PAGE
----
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Factors Contributing to Variability in Club Cell Investment in a North American Cyprinid Fish Species

David George Lonzarich, Megan Meller, Rebecca Frank


In many fish species, particularly those from the superorder Ostariophysi, individuals contain club cells in their epidermal tissue. These cells contain a chemical substance, which when released by injury during predation events, lead to stereotyped anti-predatory behaviors in nearby fish. Recent evidence concerning the evolutionary origins of this system have suggested that club cells are associated with innate immunity, and may serve to protect fish from parasite infestations and injury. In this study, we explored factors associated with variability in club cell investment from several populations of a North American cyprinid fish species (Creek Chub, Semotilus atromaculatus), with a primary goal to test the anti-parasite hypothesis in a natural setting. Using a path model approach, we evaluated the relative effects of fish length, mucous cell densities, epidermis thickness and parasite burden on club cell investment. Our model, which included all four independent variables, explained most of the variability in club cell densities for our fish (R2 = 0.80), and that fish length (acting either directly or indirectly on the other variables) explained most of this variability. Club cell densities were positively associated with parasite burden when examined in isolation of other factors, but in the path model, the effect of parasite burden on club cell investment was non-significant. Although we could not find support for the anti-parasite hypothesis in this study, our model indicates that, at least in this species, most of the variability in club cell investment is associated with characteristics of individual fish, and not the conditions of the environments in which they occur.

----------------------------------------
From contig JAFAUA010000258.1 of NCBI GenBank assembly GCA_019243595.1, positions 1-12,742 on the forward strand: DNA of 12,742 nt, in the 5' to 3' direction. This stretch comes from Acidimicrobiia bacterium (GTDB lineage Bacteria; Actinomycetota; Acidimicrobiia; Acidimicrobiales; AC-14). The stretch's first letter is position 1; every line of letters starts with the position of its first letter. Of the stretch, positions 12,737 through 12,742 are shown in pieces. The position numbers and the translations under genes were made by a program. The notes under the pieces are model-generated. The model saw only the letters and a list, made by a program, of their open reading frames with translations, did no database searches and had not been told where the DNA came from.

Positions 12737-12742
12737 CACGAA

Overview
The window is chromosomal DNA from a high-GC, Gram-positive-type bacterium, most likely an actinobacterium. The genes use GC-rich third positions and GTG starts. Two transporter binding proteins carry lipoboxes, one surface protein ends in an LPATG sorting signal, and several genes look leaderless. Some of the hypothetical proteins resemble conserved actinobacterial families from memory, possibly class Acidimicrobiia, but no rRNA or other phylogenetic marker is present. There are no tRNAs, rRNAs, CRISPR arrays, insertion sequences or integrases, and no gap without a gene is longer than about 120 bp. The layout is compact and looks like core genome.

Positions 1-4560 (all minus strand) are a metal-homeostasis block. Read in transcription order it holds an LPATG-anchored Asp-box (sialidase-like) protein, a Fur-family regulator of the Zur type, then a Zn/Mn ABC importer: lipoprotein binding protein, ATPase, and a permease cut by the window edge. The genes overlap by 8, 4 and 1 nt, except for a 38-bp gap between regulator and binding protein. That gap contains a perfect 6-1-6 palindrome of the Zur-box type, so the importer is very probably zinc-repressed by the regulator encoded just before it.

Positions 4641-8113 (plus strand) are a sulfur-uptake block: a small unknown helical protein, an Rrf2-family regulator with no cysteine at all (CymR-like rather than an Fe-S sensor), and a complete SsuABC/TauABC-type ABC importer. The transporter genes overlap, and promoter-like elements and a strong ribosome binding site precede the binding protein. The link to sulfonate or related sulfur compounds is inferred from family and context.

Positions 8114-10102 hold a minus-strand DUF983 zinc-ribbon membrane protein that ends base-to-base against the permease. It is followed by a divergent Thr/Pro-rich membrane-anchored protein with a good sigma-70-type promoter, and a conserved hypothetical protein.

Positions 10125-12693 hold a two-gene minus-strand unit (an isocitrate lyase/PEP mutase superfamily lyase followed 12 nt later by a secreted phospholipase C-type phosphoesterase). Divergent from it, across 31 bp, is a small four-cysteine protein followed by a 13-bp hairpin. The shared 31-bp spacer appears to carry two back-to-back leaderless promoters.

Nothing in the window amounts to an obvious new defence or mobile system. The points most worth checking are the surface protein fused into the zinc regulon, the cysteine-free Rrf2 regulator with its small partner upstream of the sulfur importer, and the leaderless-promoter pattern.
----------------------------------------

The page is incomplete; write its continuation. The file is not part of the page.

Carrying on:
Alarm Response; Fish; Club Cells

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